If Ideas Had Shapes

A quoteblog ranging from philosophers in bathrobes to galaxy-rises

Tag: rationality

Alan Lightman – Mr. g (2012)

“Do you think it is possible for a thing and its opposite both to be true?”

“A thing and its opposite cannot both be true in a rational system of thought,” I replied. “But rational thoughts lead only to rational thoughts, whereas irrational thoughts lead to—”

“New experiences.”


Ibn Warraq – Why I Am Not a Muslim (1995)

To answer “all is possible for God” is simply to admit the essential irrationality of the doctrine of reconstitution.

(quoted in The Portable Atheist)

Bertrand Russell – “An Outline of Intellectual Rubbish” (1950)

If an opinion contrary to your own makes you angry, that is a sign that you are subconsciously aware of having no good reason for thinking as you do. If some one maintains that two and two are five, or that Iceland is on the equator, you feel pity rather than anger, unless you know so little of arithmetic or geography that his opinion shakes your own contrary conviction. The most savage controversies are those about matters as to which there is no good evidence either way. Persecution is used in theology, not in arithmetic, because in arithmetic there is knowledge, but in theology there is only opinion. So whenever you find yourself getting angry about a difference of opinion, be on your guard; you will probably find, on examination, that your belief is going beyond what the evidence warrants.

(quoted in The Portable Atheist)

George Eliot – “Evangelical Teaching” (1855)

What is for them a state of emotion submerging the intellect is with him a formula imprisoning the intellect, depriving it of its proper function–the free search for truth–and making it the mere servant-of-all-work to a foregone conclusion. Minds fettered by this doctrine no longer inquire concerning a proposition whether it is attested by sufficient evidence, but whether it accords with Scripture; they do not search for facts, as such, but for facts that will bear out their doctrine…. It is easy to see that this mental habit blunts not only the perception of truth, but the sense of truthfulness, and that the man whose faith drives him into fallacies treads close upon the precipice of falsehood.

(quoted in The Portable Atheist)

David Hume – An Enquiry Concerning Human Understanding (1748)

“…no testimony is sufficient to establish a miracle, unless the testimony be of such a kind, that its falsehood would be more miraculous, than the fact, which it endeavours to establish: And even in that case there is a mutual destruction of arguments, and the superior only gives us an assurance suitable to that degree of force, which remains, after deducting the inferior.”

quoted in The Portable Atheist

David Hume – An Enquiry Concerning Human Understanding (1748)

All effects follow not with like certainty from their supposed causes. Some events are found, in all countries and all ages, to have been constantly conjoined together: Others are found to have been more variable, and sometimes to disappoint our expectations; so that, in our reasonings concerning matter of fact, there are all imaginable degrees of assurance, from the highest certainty to the lowest species of moral evidence. A wise man, therefore, proportions his belief to the evidence.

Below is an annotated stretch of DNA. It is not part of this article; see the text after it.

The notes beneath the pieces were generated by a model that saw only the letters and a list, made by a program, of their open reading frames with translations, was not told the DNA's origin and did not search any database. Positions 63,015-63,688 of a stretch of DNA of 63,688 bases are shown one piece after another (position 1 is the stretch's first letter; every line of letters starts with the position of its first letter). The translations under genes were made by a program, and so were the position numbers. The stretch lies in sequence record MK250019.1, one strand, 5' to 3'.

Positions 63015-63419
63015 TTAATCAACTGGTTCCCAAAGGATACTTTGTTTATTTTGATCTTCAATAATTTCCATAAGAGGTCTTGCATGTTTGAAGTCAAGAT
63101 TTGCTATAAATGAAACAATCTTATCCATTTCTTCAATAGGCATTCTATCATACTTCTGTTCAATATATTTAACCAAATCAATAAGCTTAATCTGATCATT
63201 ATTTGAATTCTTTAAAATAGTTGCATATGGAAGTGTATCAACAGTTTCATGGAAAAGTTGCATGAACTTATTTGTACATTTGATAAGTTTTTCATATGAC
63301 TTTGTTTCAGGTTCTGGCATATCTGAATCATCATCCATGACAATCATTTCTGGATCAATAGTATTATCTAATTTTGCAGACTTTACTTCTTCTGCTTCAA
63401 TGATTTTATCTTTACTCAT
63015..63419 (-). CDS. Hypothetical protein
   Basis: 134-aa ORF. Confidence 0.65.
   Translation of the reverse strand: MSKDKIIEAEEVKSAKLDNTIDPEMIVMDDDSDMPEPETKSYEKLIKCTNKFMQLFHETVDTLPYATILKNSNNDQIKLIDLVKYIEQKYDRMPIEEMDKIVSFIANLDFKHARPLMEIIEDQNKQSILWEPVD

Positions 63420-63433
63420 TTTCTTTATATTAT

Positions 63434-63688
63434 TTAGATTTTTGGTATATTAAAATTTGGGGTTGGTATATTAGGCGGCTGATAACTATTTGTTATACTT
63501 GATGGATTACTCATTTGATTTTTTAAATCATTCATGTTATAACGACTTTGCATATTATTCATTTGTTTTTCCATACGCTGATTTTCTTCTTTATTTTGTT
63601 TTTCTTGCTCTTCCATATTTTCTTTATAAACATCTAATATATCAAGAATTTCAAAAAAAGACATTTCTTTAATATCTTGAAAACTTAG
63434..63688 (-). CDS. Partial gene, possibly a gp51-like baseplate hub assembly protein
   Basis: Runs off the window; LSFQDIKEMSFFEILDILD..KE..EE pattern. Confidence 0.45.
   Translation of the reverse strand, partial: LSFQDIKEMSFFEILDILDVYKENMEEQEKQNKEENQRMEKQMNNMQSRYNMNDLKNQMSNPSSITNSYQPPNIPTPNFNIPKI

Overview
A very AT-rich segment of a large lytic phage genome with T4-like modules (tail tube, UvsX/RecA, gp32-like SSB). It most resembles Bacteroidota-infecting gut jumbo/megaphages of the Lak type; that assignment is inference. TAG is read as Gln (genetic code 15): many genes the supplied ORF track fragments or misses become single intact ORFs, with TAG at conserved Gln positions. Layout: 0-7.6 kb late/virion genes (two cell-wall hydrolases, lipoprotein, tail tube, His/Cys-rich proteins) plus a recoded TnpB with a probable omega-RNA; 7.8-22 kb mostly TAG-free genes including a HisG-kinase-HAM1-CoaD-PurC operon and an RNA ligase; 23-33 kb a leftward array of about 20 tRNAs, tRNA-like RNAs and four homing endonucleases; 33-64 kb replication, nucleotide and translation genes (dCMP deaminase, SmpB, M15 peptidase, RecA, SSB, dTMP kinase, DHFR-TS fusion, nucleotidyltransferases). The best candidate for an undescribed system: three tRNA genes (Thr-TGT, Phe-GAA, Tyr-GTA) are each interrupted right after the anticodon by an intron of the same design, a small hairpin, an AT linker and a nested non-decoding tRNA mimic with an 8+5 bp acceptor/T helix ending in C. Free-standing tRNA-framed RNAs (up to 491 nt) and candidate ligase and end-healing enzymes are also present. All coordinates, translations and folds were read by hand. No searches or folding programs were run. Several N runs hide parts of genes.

Suppose, for instance, that the fact, which the testimony endeavours to establish, partakes of the extraordinary and the marvellous; in that case, the evidence, resulting from the testimony, admits of a diminution, greater or less, in proportion as the fact is more or less unusual.

quoted in The Portable Atheist

Charles Darwin – The Descent of Man (1871)

The judgment of the community will generally be guided by some rude experience of what is best in the long run for all the members; but this judgment will not rarely err from ignorance and weak powers of reasoning. Hence the strangest customs and superstitions, in complete opposition to the true welfare and happiness of mankind, have become all-powerful throughout the world….

How so many absurd rules of conduct, as well as so many absurd religious beliefs, have originated, we do not know; nor how it is that they have become, in all quarters of the world, so deeply impressed on the mind of men; but it is worthy of remark that a belief constantly inculcated during the early years of life, while the brain is impressible, appears to acquire almost the nature of an instinct; and the very essence of an instinct is that it is followed independently of reason.

Richard Dawkins – The God Delusion (2006)

The fact that a question can be phrased in a grammatically correct English sentence doesn’t make it meaningful, or entitle it to our serious attention.

Richard Dawkins – The God Delusion (2006)

I mean it as a compliment when I say that you could almost define a philosopher as someone who won’t take common sense for an answer.

Carl Sagan – Pale Blue Dot (1994)

It is sometimes said that scientists are unromantic, that their passion to figure out robs the world of beauty and mystery. But is it not stirring to understand how the world actually works — that white light is made of colors, that color is the way we perceive the wavelengths of light, that transparent air reflects light, that in so doing it discriminates among the waves, and that the sky is blue for the same reason that the sunset is red? It does no harm to the romance of the sunset to understand a little bit about it.